ATLANTA -- New York and California have more delegates at stake in Tuesday's primaries, but Georgia may determine if the Democratic presidential contest ends abruptly or lurches on for a few weeks more.
John Edwards, the senator from neighboring North Carolina, is making a determined stand here to keep his campaign in play and slow front-runner John Kerry's sprint to the nomination. Kerry has won 18 of 20 state contests and leads the delegate chase.
The Southern-accented Edwards argues he can best take on President Bush for Democrats in November because he can rally Southern voters. However, of the three Southern states that have voted so far, he has won only in South Carolina, where he was born.
Georgia is the only Southern state that will have a say in the 10-state "Super Tuesday" primaries.
"If Edwards can't win Georgia on Super Tuesday, his candidacy will ring even more hollow than it does now," said Larry Sabato, director of the Center for Politics at the University of Virginia.
"He needs to win Georgia, but he needs to win more than Georgia - a New York or an Ohio. And those states are going to be very difficult," said Emory University political science professor Merle Black.
Both campaigns rushed workers and resources to Georgia after the Feb. 17 Wisconsin primary, where Edwards' strong second-place finish appeared to give his campaign a fresh bounce.
Georgia's Democratic leaders are divided. Former Sen. Max Cleland is an outspoken supporter of Kerry and former Gov. Roy Barnes is just as strongly in the Edwards camp.
Among black leaders, Kerry has the support Rep. John Lewis, who co-led the 1965 Bloody Sunday march in Selma, Ala. Edwards got everything but an official endorsement last week from the Rev. Joseph Lowery, former president of the Southern Christian Leadership Conference.
Black voters are likely to account for well over 40 percent of the vote in Georgia on Tuesday. In the 2000 presidential primary, black voters cast 48 percent of the Democratic ballots.
The Rev. Tim McDonald, president of Concerned Black Clergy, said black voters will be "fairly split" in the primary but may give Kerry the nod. They like Edwards, he said, but think Kerry may have the better shot against President Bush.
"People want a winner. They want who they think can beat George W. Bush on Nov. 2," he said.
Joe Beasley, regional director of Jesse Jackson's Rainbow/Push Coalition, backs Al Sharpton but thinks Kerry is likely to win the black vote in Georgia.
"I would be perfectly happy with either one of them, but my sense of it is Mr. Kerry is going to be the nominee," he said.
William Boone, a political science professor at historically black Clark Atlanta University, said those assessments agree with what he sees.
"I wouldn't like to lay odds, but I would think Kerry may have a heads up. I just think they (voters) are trying to weigh who can win," he said. "I think a good many black voters were turned off by what happened in 2000. So the idea here is to get the one they believe can win."
Two polls last week showed Edwards trailing in Georgia, but one conducted by Zogby International for The Atlanta Journal-Constitution suggested he was gaining ground in the closing days of the campaign, a pattern seen in earlier primaries.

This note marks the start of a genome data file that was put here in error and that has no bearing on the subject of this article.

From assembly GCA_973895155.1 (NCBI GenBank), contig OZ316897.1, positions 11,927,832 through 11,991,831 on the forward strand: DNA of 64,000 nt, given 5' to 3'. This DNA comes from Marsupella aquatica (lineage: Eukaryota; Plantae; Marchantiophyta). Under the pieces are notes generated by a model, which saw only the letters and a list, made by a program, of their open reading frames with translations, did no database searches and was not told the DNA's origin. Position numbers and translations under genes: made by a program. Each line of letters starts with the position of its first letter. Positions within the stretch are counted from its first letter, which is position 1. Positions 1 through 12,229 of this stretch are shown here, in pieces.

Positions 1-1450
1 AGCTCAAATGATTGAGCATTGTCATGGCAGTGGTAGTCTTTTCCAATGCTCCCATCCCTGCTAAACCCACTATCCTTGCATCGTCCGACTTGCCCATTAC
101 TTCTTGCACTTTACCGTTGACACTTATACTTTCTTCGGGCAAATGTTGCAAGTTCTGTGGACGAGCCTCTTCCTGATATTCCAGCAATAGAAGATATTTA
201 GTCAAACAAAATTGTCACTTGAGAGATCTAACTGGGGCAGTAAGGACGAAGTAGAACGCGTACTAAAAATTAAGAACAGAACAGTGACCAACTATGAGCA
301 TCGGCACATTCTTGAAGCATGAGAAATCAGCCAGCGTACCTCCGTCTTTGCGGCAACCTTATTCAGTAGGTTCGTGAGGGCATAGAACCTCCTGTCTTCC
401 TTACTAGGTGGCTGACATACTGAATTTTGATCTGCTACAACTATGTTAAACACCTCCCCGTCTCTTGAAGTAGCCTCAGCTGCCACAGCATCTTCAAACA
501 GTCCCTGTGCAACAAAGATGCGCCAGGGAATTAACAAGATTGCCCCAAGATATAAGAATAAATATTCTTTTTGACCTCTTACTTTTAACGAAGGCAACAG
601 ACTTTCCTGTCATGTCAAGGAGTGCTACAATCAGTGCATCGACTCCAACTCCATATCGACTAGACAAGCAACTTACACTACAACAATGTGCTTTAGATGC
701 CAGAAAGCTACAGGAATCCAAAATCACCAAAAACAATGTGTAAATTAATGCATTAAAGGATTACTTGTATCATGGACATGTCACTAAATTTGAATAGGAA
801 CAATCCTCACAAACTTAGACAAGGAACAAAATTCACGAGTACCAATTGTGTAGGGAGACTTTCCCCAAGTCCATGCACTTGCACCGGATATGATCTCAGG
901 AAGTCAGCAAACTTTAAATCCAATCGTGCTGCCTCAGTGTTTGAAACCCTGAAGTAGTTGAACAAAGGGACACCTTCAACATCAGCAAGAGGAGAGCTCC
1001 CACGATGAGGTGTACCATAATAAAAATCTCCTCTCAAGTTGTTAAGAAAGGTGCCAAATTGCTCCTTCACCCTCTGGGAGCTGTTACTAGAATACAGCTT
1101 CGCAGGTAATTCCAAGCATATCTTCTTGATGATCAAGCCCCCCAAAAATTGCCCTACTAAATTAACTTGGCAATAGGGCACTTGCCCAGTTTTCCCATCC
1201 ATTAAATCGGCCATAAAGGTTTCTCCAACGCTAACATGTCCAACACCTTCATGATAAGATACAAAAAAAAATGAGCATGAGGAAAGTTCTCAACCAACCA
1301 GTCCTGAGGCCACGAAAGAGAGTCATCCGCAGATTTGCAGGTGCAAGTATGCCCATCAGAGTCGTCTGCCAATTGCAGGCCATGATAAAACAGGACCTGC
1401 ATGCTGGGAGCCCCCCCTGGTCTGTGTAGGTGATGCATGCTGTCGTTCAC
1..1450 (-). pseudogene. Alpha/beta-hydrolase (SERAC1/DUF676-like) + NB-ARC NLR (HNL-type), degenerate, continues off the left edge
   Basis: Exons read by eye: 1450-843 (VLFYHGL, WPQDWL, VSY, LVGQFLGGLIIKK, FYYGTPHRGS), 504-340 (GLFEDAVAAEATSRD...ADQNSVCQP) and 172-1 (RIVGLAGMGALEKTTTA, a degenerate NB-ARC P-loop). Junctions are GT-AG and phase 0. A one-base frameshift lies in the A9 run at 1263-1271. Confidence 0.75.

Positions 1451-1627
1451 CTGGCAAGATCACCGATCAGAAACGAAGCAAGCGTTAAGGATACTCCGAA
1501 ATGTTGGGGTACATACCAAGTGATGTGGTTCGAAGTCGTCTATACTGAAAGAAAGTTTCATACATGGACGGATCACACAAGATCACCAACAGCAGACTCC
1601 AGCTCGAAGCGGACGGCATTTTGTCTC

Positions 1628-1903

The newspaper's poll of 395 voters, conducted Monday and Tuesday, showed Kerry leading Edwards 39 percent to 23 percent with 21 percent undecided. But John Zogby, president of the polling firm, said Edwards gained strength over the two days the poll was conducted. The poll had a margin of error of plus or minus 5 percentage points.
Edwards has devoted more personal time than Kerry to Georgia, working the state more like a gubernatorial campaign than a presidential race in which 10 states are in play.
With his Super Tuesday effort focused only on Georgia, Ohio and upstate New York, Edwards has spent part or all of four of the past 10 days in Georgia, participating in rallies, editorial board meetings and news conferences in Atlanta, Savannah, Columbus and Albany.
For some Edwards supporters, the appeal to back a Southern candidate is a strong one.
"Not only is he not ignoring the South, he's of the South," said Lowery, the former SCLC leader. "He isn't just winking at the South, he's sleeping here. He abides here. He's living here."
Georgia could go either way, said Emory's Black. "I can see how either candidate can win. I think it's going to be close."
Winners of past presidential primaries in Georgia by year since the first was conducted in 1976, and winners of the state's general elections:
Democratic primary: Jimmy Carter, 83.4 percent
Republican primary: Ronald Reagan, 68.3 percent
Carter won the state in November with 66 percent
Democratic primary: Jimmy Carter, 88 percent
Republican primary: Ronald Reagan, 73.2 percent
Carter won the state in November with 55.7 percent
Democratic primary: Walter Mondale, 30.5 percent
Republican primary: Ronald Reagan was unopposed
Reagan won the state in November with 60.2 percent
Democratic primary: Jesse Jackson, 39.8 percent
Republican primary: George Bush, 53.8 percent
Bush won the state in November with 59.7 percent
Democratic primary: Bill Clinton, 57.1 percent
Republican primary: George Bush, 64.3 percent
Clinton won the state in November with 43.4 percent
Democratic primary: Bill Clinton was unopposed
Republican primary: Bob Dole, 40.5 percent
Dole won the state in November with 47 percent
Democratic primary: Al Gore, 83.8 percent
Republican primary: George W. Bush, 66.9 percent
Bush won the state in November with 55 percent.